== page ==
There are a lot of sex scenes in Showtime’s "Masters of Sex."
That can hardly be a surprise. It’s on Showtime. It’s titled "Masters of Sex."
“Masters of Sex”
The news Showtime series begins Sunday at 11 p.m. on Comcast (Channel 540); Sunday at 8 p.m. on DirecTV (Channel 545); and Sunday at 8 p.m. on Dish Network (Channel 318).
It’s a period piece about renowned sex researchers Masters and Johnson. Adapted from Thomas Maier’s 2009 biography of William Masters (Michael Sheen) and Virginia Johnson (Lizzy Caplan), "Masters of Sex" is a study in contrasts. Set in the repressed 1950s, it’s the story of a gynecologist who persuades people to let him hook them up to electrodes and observe while they have sex.
"It really is a very new kind of show, I think, in terms of the subject matter, in terms of the way it’s being dealt with, the fact that it’s about real people, real events," Sheen said. "And so finding the right tone for that — for just so much sexuality being on display in the piece — it has to be absolutely believable."
Sheen is a little carried away. "Masters of Sex" isn’t exactly a whole new kind of show. It’s a workplace drama.
It’s the workplace that is decidedly different from your average TV show.
The first sex scene is about three minutes into the first episode … and they’re off and running. But executive producer Michelle Ashford "established a rule among all of the writers" that there would never be "a gratuitous sex scene," said executive producer Sarah Timberman. "It’s not that we have an excuse to show people having sex on our show. That would be utterly beside the point. It was to tell a story through sex scenes."
Ashford insisted the sex scenes are there to tell the story. That "Masters of Sex" would be the antithesis of a movie in which "everybody just stops so you can watch sex for two minutes, which, to me, seems really boring. It has to be about something that is bigger than just — we are watching people have sex.
"I’m very, sort of oddly prudish about what I’m watching on screen, and so it’s been a curious mix to be writing a show about sex when you don’t really want to look at a lot of graphic sex."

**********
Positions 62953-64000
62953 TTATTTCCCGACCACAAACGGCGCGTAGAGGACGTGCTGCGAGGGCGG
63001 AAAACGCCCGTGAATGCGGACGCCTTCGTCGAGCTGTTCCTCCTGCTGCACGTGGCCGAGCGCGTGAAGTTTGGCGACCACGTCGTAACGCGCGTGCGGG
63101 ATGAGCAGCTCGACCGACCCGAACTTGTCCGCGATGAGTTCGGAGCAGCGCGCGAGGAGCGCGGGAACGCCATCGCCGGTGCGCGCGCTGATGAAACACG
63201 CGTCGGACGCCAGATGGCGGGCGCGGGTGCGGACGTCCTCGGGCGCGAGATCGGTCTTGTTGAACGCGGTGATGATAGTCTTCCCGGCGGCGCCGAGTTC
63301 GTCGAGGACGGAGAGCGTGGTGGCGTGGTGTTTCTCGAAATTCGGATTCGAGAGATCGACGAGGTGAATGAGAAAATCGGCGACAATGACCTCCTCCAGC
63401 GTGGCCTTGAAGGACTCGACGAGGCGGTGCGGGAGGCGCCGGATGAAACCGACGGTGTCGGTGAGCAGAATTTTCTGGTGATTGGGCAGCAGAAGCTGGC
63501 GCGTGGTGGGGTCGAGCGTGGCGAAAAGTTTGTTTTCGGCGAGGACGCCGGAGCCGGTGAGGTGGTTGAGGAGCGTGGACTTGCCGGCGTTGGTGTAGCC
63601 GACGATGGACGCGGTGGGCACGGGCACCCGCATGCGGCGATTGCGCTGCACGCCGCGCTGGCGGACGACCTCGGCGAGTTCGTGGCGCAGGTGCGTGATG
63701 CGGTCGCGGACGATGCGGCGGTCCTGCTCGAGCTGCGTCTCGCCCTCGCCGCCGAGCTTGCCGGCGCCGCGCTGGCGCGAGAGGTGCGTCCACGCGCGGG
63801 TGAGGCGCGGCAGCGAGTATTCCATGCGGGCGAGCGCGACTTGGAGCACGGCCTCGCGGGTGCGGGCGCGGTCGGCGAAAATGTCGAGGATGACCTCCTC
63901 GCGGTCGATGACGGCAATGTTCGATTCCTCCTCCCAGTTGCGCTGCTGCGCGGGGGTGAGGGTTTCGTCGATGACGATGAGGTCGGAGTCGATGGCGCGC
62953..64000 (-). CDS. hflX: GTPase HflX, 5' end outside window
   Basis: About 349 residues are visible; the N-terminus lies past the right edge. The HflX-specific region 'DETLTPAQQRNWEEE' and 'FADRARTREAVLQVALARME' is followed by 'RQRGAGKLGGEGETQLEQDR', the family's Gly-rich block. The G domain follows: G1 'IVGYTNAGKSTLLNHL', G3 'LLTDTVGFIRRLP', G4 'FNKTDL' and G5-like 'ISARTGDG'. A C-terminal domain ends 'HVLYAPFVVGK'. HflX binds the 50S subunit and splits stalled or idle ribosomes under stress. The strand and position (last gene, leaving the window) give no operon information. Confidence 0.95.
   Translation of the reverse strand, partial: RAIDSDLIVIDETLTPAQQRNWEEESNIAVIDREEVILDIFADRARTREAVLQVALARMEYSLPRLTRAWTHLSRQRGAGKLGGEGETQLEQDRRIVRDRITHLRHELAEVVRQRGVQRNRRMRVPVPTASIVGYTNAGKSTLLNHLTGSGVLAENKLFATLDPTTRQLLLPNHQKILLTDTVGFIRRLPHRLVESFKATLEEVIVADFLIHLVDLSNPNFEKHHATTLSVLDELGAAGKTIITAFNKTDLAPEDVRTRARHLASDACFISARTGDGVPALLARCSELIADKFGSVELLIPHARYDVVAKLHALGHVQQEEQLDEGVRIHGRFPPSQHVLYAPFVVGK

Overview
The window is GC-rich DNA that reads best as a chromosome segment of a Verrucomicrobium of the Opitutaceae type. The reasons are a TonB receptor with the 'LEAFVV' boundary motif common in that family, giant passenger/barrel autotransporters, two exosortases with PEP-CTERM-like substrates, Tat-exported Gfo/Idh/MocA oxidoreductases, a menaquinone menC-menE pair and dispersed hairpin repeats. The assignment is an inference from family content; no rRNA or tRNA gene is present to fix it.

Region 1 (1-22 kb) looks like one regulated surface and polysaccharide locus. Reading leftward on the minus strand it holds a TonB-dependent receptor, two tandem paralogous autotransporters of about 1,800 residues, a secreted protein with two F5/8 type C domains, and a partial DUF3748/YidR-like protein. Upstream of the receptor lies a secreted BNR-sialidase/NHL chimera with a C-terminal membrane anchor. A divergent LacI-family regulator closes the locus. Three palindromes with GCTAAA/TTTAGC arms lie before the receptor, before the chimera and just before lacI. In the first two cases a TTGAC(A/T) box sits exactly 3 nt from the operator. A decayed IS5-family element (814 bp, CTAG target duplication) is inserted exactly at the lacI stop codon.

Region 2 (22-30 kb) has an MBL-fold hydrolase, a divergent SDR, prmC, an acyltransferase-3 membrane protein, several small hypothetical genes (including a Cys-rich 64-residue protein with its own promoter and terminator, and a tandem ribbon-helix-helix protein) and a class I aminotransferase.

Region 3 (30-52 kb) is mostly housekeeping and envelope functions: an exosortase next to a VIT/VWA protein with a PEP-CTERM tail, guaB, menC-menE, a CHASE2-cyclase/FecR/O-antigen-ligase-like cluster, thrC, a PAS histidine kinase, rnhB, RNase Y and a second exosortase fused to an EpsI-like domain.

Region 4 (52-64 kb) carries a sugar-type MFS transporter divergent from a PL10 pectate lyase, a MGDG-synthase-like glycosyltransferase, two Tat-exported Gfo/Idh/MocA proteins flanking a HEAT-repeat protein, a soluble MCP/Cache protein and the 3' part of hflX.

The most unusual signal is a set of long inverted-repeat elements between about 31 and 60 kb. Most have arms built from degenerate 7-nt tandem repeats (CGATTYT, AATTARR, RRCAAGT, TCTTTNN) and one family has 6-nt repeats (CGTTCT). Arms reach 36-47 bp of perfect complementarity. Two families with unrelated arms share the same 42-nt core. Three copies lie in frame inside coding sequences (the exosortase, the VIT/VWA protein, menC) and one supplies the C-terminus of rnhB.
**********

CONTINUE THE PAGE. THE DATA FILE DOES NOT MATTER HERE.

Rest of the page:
And the actors insist that the graphic sex in the series is just another day on the job.
"After a while of seeing so many people so naked, doing such bizarre things in front of you, you inevitably just get used to it," Sheen said. "You just do. I never thought I would get used to having a naked woman in front of me [simulating a sex act]to the point where I would almost not notice that they were there doing it anymore."
"It’s definitely been an interesting thing to see the degree to which people are surprised by the frank discussion of sexuality in the show more than the portrayal of sex," Timberman said.
(I am reminded a bit of the stories I’ve heard from a friend who works for a health department, where they work to prevent STDs. The completely work-related conversations they have there would be completely inappropriate in any other setting.)
William Masters is pretty much completely humorless as "Masters of Sex" gets underway, but the show does have its moments of humor. And not the sort of teenage tittering you might expect, but as part of the plot.
"We’re not really going for a joke," Caplan said, which is not to say there is not humor in this show. "I mean, if you put a dildo in front of Beau Bridges’ face, people are going to laugh."
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